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I'm new to Zend framework and currently looking at Zend_Acl . There are multiple examples online. In a lot of these example you would see code like this one:

class My_Acl extends Zend_Acl {
  public function __construct() {
    //Add a new role called "guest"
    $this->addRole(new Zend_Acl_Role('guest'));

    //Add a role called user, which inherits from guest
    $this->addRole(new Zend_Acl_Role('user'), 'guest');

    //Add a resource called page
    $this->add(new Zend_Acl_Resource('page'));

    //Add a resource called news, which inherits page
    $this->add(new Zend_Acl_Resource('news'), 'page');

    //Finally, we want to allow guests to view pages
    $this->allow('guest', 'page', 'view');

    //and users can comment news
    $this->allow('user', 'news', 'comment');
  }
}

So basically - we extend our Zend_Acl class where we define roles and resources. I'm sorta failing to understand why would we create separate class versus doing the same thing in for example resource method in the bootstrap and then shoving the result into registry?

Like this for ex:

protected function _initAcl()
{
    $myacl = new Zend_Acl();
    $myacl->addRole(new Zend_Acl_Role('guest'));
    $myacl->addRole(new Zend_Acl_Role('user'), 'guest');
    $myacl->add(new Zend_Acl_Resource('page'));
    $myacl->add(new Zend_Acl_Resource('news'), 'page');
    $myacl->allow('guest', 'page', 'view');
    $myacl->allow('user', 'news', 'comment');

    Zend_Registry::set('acl', $myacl);
}

Am I right in thinking that these ways will give us the same result?

thanks! p.s. damn zend is complicated

share|improve this question
up vote 4 down vote accepted

Generally speaking, putting this kind of stuff - not just ACL - in its own class provides several benefits, including:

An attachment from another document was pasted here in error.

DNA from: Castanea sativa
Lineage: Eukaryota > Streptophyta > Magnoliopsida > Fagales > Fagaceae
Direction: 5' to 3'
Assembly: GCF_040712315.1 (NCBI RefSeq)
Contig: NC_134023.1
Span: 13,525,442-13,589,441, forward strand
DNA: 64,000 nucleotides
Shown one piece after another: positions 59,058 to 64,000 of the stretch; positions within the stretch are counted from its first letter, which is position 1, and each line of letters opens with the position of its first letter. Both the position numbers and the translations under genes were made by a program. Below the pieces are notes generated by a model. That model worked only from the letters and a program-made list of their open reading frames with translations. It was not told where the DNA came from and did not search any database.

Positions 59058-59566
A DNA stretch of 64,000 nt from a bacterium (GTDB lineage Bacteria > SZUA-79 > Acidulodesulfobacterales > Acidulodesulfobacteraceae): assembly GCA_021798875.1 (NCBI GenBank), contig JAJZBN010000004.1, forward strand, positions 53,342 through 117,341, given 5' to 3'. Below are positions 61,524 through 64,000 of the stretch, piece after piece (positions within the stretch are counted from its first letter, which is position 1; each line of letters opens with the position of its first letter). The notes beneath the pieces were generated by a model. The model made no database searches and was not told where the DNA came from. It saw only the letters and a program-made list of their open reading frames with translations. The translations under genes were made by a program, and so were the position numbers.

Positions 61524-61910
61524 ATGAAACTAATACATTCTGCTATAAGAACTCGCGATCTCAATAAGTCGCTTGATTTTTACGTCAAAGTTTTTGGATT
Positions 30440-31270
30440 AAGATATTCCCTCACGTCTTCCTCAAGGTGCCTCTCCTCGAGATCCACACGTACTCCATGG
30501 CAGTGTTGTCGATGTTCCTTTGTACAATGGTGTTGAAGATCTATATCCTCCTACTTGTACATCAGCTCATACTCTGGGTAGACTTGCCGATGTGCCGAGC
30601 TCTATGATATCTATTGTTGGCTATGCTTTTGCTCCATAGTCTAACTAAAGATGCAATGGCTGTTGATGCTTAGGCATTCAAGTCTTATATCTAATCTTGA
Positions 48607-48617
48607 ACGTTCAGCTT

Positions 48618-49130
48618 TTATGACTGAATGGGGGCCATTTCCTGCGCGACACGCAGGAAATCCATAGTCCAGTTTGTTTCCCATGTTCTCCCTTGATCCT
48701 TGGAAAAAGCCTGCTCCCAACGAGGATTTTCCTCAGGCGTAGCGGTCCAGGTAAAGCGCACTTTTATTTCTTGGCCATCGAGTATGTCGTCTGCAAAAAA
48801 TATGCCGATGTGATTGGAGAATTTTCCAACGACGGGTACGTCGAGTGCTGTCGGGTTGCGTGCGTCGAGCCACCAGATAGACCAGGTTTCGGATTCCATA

1. Testability: You now have a single component to which you can apply unit testing.
  2. Extensibility: You can extend it and modify it, if necessary
  3. Portability: Use it in another project simply by dropping it in.

In this particular case, these might not seem so evident. In a more complex case, these benefits become more apparent. But as with most things, YMMV.

BTW, I also found - and sometime still do find - learning ZF to be a climb. But I realize that I was learning not just the framework, but also lots of best practices like dependency injection, unit-testing, DRY, SRP, design patterns, etc. I advise you keep at it; it's well worth it. Good luck!

share|improve this answer
1  
I agree with @David, because with "Extending class" you can create specific method to work with your ACL : getting Roles or Privilege, add specific test "hasAccess", etc. – Akarun Mar 7 '11 at 17:34
    
@Akarun: I hadn't even thought of some of that. Thanks! – David Weinraub Mar 7 '11 at 17:39
    
testability did't come across my mind since I haven't dabbed at unit testing yet. – Stann Mar 7 '11 at 17:57
    
I've switched from Codeigniter because I kept hitting walls and I do feel the same way as David about Zend Framework. Yes - it's complicated - but it is only because it opens many concepts that other frameworks abstract away. There is no dispatch, request and response discussed anywhere in the Ci manual for example. i'm working on my mini cms implementation with zf. will see how it goes:) – Stann Mar 7 '11 at 23:34

I think that it do the same thing - the first is just cleaner from "outside" :)

EDIT: no, it's not cleaner - it's just separated ... I think that you can choose how you will do it ... I personaly vote for the bootstrap solution :)

share|improve this answer
    
well. that's sorta what i'm trying to understand - is creating separate class like that would be a better practice? – Stann Mar 7 '11 at 16:48
    
Sorry dude, I'm also not skilled ... just beginning with ZF. I think that extending class is good only if you want to add some functionality. That's the way how I understand and use it. – grongor Mar 7 '11 at 16:55

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